The health benefits of gardening – and what plants to grow in our climate
Spring is here, and in the coming weeks we’ll start to see life emerging from the earth here in Saskatchewan. Whether you’re an experienced gardener or just starting to think about planting your first pots, there are many excellent health benefits of gardening. Read on to learn how gardening can improve both your mental and physical health, and to learn what plants to consider for your Saskatchewan garden!
The mental health benefits of gardening
No matter how much preparation or effort you put in, sometimes things just don’t come out as planned. Gardening is a great example – even if you do everything you can to prepare your garden for a healthy season, sometimes unexpected things (like a snowstorm in April) can take their toll. Accepting that, like nature, some things are just out of your control, it can help you to practice acceptance in other areas of your life.
Feeling of accomplishment
Whether you’re planting flowers and foliage or herbs and vegetables, you’ll be able to step back and admire your work. As your plants grow under your care and attention, the feeling of accomplishment that comes from nurturing your garden to life will give your confidence a boost and help build your self-esteem – and also gives you something beautiful to look at all season long.
Playing with dirt is a natural mood booster
You may not believe it, but putting your hands in the dirt can give your serotonin levels a natural boost. Serotonin is your ‘feel-good hormone’ and can help you to regulate your mood as well as your appetite, digestion, learning and memory abilities, and sleep. As you dig, you’ll stir up microbes in the dirt known as mycobacterium vaccae, a substance that can stimulate serotonin production.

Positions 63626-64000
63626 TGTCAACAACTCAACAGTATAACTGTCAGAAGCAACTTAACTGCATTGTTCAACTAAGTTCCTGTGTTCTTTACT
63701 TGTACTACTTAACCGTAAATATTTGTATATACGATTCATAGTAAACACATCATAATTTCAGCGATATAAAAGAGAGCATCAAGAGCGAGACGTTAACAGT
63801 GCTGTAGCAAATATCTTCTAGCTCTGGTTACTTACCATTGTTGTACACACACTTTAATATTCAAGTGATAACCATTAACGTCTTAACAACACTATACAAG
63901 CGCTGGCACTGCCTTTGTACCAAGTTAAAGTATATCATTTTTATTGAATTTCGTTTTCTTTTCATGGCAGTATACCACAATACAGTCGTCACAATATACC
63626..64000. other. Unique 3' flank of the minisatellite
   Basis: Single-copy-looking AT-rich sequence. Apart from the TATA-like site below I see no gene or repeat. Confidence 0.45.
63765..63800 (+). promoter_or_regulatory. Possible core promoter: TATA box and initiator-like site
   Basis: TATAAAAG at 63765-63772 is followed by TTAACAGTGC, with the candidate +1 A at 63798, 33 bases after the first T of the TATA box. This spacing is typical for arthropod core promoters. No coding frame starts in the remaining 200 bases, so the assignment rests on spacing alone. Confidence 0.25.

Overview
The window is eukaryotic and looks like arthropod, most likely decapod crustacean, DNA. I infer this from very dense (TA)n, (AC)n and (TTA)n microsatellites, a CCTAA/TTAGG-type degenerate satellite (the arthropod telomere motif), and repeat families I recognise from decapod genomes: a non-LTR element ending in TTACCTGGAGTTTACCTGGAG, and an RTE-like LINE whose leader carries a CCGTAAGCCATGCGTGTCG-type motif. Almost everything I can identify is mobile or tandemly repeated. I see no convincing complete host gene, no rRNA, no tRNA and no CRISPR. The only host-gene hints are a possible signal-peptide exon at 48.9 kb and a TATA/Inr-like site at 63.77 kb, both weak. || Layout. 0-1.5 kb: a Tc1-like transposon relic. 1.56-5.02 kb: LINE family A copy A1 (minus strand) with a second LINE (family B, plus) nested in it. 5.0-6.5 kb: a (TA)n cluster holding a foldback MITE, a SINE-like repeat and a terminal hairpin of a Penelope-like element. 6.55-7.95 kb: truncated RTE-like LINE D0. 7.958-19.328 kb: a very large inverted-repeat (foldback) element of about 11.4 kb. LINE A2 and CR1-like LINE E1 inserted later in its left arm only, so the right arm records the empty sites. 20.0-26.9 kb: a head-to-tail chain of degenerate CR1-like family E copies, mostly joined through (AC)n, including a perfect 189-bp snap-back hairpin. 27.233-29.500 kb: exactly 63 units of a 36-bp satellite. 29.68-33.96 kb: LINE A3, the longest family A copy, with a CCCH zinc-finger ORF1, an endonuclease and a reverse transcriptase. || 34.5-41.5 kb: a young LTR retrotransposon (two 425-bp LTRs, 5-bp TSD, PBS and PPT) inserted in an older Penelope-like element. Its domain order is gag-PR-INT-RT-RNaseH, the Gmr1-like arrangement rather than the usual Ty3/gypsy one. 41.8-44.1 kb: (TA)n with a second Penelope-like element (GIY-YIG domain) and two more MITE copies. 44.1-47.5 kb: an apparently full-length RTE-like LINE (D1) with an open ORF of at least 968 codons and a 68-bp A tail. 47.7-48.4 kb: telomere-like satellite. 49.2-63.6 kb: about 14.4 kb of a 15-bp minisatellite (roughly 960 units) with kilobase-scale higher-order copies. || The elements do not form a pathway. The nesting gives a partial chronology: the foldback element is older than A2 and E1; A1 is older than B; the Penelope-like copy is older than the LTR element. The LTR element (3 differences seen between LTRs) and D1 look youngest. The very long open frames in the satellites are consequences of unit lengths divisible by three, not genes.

The physical health benefits of gardening
You’ll be surprised by how much activity you’re getting in while tending to your garden. You’ll be practicing functional exercise like squatting to deadhead your flowers, stretching your shoulders as you reach to weed through the dirt, or walking back and forth to the compost bin with your discards.
Beyond just flowers and foliage, there’s a whole world of edible herbs and vegetables you could grow yourself. There’s just nothing like the convenience of snipping fresh herbs to use in your favorite recipe, or taste of a garden carrot that you dug out of the earth with your own hands. Home grown foods can help you save money on groceries, and are full of the nutrients and fibre your body needs.
Don’t have the room to plant a vegetable garden? Herbs can be grown in pots with limited space, like on your balcony!
Gardening Tip: Try putting your freshly-dug produce (like garden carrots) into the washing machine on a gentle rinse cycle! It’ll help you get most of the dirt off your produce without scrubbing for hours.
Strengthening your bones
When your skin is exposed to the sun, your body naturally produces Vitamin D. This vitamin helps your body absorb calcium, which is essential for forming strong bones, and keeping them that way. When you’re planning to be out in the sun, don’t forget to drink lots of water, wear a hat, and apply sunscreen to keep your body safe from the sun’s UV rays.
What to grow in Saskatchewan
The University of Saskatchewan has an amazing resource of plants that will grow well in our Saskatchewan climate. Use their tool to find which food, flowers, or trees and shrubs would do best in your growing environment.
Any plant that won’t survive our winters is considered an annual. In the case of flowers, they tend to flower more vigorously and be smaller in size. Check out what the best fit for your garden might be here.
Depending on where you are in the province, Saskatchewan’s hardiness zones range from 4a in the Southern region up to 0b in the Northern region. This information is most important when you want to grow perennial plans, which are plants that will survive the winter and come back year after year. Find out which perennials will grow well for you here.
If you’re ready to try your hand at growing your own food, check out this advice from the U of S to learn which vegetables, herbs, fruits and more will do well in your garden.